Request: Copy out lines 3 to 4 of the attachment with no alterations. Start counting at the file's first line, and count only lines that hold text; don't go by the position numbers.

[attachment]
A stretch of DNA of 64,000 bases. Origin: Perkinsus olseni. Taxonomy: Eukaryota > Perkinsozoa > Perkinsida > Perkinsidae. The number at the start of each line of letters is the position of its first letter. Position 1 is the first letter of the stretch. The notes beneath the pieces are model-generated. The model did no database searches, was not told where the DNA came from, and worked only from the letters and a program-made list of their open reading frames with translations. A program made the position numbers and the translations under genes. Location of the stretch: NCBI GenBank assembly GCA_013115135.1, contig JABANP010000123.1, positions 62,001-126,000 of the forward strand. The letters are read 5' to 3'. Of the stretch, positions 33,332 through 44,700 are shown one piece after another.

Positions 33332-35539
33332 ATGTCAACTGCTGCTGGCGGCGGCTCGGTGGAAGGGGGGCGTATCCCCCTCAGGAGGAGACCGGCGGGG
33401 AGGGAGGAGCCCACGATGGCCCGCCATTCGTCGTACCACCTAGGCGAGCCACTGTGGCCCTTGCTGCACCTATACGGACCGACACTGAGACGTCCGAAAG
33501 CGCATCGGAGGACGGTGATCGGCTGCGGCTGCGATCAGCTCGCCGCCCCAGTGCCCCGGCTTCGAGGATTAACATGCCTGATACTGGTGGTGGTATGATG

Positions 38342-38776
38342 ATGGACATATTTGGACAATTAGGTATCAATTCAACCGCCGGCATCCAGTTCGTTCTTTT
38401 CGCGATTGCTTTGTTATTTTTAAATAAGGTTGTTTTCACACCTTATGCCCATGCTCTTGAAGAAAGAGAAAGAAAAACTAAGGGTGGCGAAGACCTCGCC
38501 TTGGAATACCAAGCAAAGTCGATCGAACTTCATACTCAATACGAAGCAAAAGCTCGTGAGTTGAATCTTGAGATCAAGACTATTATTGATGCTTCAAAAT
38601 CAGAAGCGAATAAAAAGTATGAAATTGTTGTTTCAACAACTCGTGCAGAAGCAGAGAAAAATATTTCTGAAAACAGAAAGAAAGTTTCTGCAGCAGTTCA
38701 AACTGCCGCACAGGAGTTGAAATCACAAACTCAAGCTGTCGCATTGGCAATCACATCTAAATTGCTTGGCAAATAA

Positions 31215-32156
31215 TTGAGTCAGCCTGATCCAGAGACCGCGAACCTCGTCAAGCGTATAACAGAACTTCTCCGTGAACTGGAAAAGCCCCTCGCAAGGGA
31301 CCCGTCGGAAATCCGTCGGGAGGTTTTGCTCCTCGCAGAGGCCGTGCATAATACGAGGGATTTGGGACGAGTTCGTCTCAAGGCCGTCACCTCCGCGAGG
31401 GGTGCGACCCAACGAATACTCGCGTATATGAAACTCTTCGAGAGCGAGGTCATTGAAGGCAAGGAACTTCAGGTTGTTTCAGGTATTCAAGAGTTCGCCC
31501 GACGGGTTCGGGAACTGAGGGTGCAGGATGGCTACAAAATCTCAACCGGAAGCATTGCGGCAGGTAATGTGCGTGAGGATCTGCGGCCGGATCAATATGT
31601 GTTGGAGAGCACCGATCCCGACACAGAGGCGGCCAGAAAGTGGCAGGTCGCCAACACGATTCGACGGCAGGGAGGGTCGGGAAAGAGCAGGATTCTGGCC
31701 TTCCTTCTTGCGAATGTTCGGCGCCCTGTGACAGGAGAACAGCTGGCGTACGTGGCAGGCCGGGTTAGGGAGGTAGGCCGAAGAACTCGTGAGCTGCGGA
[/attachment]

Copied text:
33332 ATGTCAACTGCTGCTGGCGGCGGCTCGGTGGAAGGGGGGCGTATCCCCCTCAGGAGGAGACCGGCGGGG
33401 AGGGAGGAGCCCACGATGGCCCGCCATTCGTCGTACCACCTAGGCGAGCCACTGTGGCCCTTGCTGCACCTATACGGACCGACACTGAGACGTCCGAAAG